Expectations again. This Hungarian film was described as a horror, well actually “somewhere between Terrence Malick, Andrei Tarkovsky and a horror film.” It wasn’t a horror. It was a dark tale to be sure but slow to get to its point. That would have been the Tarkovsky bit.
The story revolves around Daniel and his mother Rebeka. She has split from his father and so Dani shares his time between their houses. Rebeka is telling him a dark fairytale that weaves its way all through the film, about The Fairy and her child, Honey, and The Hunter. We also see the antagonistic interactions between Dani’s parents, although his father is never shown, and Rebeka dealing with the death of her mother. As we spiral further in to their world, of rabid fox ghosts and dark cellars, forests and closed up houses, we gradually realise that the fairytale is not a fiction but a retelling.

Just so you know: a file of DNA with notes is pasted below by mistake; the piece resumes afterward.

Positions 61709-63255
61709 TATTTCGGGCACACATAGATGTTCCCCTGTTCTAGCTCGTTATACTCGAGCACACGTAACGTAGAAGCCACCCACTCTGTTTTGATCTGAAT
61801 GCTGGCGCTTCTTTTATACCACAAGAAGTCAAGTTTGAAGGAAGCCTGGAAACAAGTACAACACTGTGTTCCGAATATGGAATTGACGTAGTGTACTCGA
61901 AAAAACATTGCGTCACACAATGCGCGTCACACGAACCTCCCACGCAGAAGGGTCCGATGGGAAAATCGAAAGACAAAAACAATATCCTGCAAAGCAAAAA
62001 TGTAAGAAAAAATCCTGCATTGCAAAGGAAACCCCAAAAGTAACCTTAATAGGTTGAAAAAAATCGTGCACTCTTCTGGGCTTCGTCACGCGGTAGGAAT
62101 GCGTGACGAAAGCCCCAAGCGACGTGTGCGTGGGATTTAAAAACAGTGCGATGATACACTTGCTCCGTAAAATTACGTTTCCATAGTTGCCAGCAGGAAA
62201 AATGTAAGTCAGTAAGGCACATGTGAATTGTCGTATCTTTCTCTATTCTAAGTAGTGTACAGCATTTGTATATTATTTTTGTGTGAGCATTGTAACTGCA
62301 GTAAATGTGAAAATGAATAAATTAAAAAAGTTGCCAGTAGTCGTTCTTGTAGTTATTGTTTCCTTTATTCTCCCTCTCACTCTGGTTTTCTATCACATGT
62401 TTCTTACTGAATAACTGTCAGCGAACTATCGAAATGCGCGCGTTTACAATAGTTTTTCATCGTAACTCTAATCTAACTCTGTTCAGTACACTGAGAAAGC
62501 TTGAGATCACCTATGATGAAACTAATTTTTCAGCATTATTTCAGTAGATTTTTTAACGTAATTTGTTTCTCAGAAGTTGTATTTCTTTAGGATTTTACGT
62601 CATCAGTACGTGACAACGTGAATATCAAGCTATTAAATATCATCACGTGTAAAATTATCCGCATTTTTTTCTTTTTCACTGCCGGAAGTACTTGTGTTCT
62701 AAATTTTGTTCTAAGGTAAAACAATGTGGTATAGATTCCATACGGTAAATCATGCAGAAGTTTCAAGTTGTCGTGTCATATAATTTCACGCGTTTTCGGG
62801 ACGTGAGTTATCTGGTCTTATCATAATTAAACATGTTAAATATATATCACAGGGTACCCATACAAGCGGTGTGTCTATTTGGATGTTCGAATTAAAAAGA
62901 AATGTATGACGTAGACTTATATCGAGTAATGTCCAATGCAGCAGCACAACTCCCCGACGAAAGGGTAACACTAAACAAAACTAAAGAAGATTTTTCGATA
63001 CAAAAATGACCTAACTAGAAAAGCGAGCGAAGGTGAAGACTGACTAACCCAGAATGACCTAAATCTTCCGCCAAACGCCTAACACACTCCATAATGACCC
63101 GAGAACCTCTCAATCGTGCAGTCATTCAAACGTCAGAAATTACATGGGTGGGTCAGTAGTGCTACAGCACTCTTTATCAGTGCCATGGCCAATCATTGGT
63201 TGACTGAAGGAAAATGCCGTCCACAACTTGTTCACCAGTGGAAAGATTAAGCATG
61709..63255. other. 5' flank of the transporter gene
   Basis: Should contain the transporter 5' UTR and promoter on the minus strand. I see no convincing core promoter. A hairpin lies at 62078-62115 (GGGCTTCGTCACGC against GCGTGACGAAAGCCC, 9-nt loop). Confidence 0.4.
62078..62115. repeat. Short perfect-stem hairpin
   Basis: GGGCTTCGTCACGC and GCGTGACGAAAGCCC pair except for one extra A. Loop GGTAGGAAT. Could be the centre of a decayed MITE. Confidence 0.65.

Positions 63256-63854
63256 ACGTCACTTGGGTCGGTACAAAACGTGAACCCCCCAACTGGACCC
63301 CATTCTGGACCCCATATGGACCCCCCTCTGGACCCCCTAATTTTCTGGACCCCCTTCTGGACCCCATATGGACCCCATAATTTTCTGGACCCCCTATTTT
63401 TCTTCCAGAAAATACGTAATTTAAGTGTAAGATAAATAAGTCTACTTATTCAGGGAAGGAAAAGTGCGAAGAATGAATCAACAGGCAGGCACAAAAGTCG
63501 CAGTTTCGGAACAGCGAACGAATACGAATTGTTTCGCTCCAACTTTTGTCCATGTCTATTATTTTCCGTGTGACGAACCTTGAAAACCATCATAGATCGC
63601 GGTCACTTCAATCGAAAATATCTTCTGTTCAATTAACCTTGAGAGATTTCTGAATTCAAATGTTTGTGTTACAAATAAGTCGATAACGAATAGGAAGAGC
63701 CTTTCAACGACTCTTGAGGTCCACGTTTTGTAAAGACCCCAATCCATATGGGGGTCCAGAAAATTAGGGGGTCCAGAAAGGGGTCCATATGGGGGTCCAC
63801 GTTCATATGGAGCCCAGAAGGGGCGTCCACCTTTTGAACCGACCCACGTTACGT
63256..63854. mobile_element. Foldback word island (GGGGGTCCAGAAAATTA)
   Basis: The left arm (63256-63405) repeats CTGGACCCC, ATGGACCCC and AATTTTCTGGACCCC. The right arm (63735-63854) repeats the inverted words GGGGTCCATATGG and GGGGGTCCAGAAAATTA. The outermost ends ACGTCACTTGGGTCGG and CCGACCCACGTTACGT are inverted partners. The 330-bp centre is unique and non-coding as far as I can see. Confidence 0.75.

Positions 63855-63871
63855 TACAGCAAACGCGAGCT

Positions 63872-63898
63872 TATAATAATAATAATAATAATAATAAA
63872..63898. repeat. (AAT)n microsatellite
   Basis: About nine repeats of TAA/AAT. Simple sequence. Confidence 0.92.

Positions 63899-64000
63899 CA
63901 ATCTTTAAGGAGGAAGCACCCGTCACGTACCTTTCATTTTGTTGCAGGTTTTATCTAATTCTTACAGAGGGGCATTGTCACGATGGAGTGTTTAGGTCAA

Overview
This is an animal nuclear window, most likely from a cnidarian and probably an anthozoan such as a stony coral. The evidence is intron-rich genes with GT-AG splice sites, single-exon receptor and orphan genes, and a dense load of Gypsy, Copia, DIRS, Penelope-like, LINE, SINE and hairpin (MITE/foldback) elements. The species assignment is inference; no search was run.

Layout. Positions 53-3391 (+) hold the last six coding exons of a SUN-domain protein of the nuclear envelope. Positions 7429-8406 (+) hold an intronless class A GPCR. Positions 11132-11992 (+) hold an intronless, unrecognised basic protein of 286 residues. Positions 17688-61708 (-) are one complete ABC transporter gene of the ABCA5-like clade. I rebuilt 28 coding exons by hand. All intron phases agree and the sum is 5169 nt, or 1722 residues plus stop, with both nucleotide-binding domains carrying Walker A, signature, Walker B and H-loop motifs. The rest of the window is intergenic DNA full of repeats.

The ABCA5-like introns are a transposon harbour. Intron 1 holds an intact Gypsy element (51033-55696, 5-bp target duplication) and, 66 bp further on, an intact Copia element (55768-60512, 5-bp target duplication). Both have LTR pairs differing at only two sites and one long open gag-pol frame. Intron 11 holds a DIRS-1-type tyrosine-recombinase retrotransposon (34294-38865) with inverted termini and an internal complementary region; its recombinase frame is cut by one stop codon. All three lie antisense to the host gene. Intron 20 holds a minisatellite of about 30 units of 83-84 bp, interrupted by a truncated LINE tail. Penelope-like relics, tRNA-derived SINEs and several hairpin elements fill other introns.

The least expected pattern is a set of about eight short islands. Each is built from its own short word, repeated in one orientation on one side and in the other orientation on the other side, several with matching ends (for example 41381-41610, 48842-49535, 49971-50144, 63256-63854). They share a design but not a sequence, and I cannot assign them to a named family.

There is some dark beauty in this film and nice cinematography but I didn’t love the sections of ‘atmospheric’ footage of Lego constructions that seemed to be filmed on an iPhone and lit with a torch. I understand perhaps the purpose of this, creating a visual representation of the child’s view of the tale we are hearing, but it seemed to get in the way of the story. It dragged, I occasionally rested my eyes, but I’m glad I held out to the end.
Bechdel test – fail